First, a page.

As low as 100µs delay can be reached with stock Raspberry Pi and no custom hardware.
Examples use-cases for synchronized video streams are:
Let’s see an early stitching test with free running cameras.
Each camera is capturing at 90fps, hence there is about
11ms between each consecutive frame in the stream.
Scanning the streets might not need an expensive setup.
Do you remember the 8-camera video stitcher project?
Eight Raspberry Pi and corresponding camera are connected on a local network and synchronized to capture 360° panoramic images.
What if you let it grow taller and attach a bike to it?
Stitching with OpenCV is all nice, but what if you wanted to do it all in hardware on GPU with vanilla OpenGL?
OpenCV comes with an advanced sample implementation which produces great results on still images, however, using this program on every single frame of video streams is unsurprisingly extremely slow. This is the solution which was used for 360° video using Raspberry Pi(s).
This article follows the one mentioned above, where video frames were transformed on the CPU with OpenCV, and introduce a full GPU pipeline.
It should be noted that OpenCV has GPU support for many operations, but enabling it still results in many inefficient copying of data back and forth between CPU and GPU. …
PTP on Raspberry Pi, it’s
apt install linuxptpand done, right?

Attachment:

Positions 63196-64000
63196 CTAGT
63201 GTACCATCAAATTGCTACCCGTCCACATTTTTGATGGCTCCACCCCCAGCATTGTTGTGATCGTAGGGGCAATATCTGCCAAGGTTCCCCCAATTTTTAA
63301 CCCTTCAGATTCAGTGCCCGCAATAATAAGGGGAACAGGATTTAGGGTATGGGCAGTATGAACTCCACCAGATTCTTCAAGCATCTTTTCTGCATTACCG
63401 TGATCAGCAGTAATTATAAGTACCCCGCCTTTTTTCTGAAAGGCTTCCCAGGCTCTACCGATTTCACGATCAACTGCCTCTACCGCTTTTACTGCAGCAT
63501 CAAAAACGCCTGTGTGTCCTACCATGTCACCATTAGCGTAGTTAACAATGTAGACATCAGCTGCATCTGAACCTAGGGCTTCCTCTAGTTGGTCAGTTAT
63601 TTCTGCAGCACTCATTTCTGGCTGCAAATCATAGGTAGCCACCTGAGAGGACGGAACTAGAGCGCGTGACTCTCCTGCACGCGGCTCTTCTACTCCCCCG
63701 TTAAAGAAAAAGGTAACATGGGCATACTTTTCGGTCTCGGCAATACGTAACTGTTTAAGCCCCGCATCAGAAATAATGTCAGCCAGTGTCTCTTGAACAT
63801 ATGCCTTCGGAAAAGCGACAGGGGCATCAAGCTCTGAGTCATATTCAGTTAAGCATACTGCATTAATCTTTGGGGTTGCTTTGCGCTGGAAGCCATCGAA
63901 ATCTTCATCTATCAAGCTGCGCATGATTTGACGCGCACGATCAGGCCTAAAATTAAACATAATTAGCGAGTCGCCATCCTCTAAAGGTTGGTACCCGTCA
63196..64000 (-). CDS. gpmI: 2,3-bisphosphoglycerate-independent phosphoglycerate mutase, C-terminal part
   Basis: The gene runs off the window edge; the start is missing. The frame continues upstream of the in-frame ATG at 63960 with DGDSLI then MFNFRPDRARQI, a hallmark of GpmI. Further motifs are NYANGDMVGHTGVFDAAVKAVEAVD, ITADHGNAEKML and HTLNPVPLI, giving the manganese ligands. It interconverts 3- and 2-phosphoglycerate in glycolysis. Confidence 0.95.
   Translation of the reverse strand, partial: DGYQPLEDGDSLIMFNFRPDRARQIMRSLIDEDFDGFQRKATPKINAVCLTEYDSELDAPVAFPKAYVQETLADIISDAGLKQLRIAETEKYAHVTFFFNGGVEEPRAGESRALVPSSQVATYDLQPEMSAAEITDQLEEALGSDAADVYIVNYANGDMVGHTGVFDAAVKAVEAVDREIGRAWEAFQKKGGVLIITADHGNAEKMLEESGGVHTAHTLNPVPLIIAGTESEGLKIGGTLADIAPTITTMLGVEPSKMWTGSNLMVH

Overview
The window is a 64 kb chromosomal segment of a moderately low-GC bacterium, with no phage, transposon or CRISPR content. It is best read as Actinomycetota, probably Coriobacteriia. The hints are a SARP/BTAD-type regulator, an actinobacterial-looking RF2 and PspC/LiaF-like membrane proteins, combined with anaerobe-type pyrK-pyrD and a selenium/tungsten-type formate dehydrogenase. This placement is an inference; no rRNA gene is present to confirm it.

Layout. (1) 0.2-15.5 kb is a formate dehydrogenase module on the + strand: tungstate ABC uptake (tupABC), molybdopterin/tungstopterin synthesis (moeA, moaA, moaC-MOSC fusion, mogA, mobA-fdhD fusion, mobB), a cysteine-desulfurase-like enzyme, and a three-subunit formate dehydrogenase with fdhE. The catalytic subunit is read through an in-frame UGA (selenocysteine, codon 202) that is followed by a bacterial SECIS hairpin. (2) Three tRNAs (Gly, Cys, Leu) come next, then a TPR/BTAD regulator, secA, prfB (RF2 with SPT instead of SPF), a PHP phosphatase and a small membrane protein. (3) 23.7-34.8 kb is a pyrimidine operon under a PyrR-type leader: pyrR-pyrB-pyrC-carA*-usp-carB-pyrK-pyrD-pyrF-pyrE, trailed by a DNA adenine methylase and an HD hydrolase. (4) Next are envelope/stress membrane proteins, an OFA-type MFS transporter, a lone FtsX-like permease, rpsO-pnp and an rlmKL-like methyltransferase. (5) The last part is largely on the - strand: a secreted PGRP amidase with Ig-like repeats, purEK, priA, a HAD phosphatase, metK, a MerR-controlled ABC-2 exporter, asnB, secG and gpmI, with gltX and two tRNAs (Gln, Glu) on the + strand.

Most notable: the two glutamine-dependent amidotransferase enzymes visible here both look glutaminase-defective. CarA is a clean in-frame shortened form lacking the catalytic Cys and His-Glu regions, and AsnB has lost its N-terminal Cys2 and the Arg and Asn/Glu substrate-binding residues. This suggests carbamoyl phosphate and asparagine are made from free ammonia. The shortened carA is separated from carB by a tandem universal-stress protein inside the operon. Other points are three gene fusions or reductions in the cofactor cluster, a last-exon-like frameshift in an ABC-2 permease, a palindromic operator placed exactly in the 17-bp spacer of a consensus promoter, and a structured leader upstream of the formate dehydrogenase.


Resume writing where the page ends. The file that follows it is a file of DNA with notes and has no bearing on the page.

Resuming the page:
Maybe not. Here are some tips to run it better than the default settings.
This article is part of a series about inastitch.
In this project, clock synchronization is critical for frame capture alignment.
It all started with this git repo of patches to make PTP work on Raspberry Pi 3: https://github.com/twteamware/raspberrypi-ptp. Those patches are now integrated in the official release of RPi OS.
performance.md is the most interesting. …
You have cool project idea and you want to make a prototype more compatible with the automotive world? Here are some design choices for you…
Of course, some old-school hard real-time C code running bare metal on a microcontroller would always rekindle the heart of automotive engineers, but for quick prototyping it is definitely not the most convenient target. On the other hand, using a Linux-based target is unfortunately not real-time, but enables to leverage many open-source libraries.
This article uses inastitch as sample project to explain how each library was used in a practical example.
Inastitch is a prototype for a digital rear-view mirror, by stitching 3 live video streams together into a single wider stream. Each camera is independent and connected to a network. …
What would it take to make your own video footage at 360 degrees?
The answer: a bunch of cameras and some open source software.
First we need to talk about image stitching. With no surprise, OpenCV has a great sample implementation for this and often gives impressive seamless results. The thing is we want to produce video, not static images, so we need to talk next about camera synchronization on the Raspberry Pi in order to capture frames at the same time. And finally, how do we make a 360 degrees video with all of this?
Stitching is the process of merging multiple overlapping images in a seamless way, so that it looks like one single image. …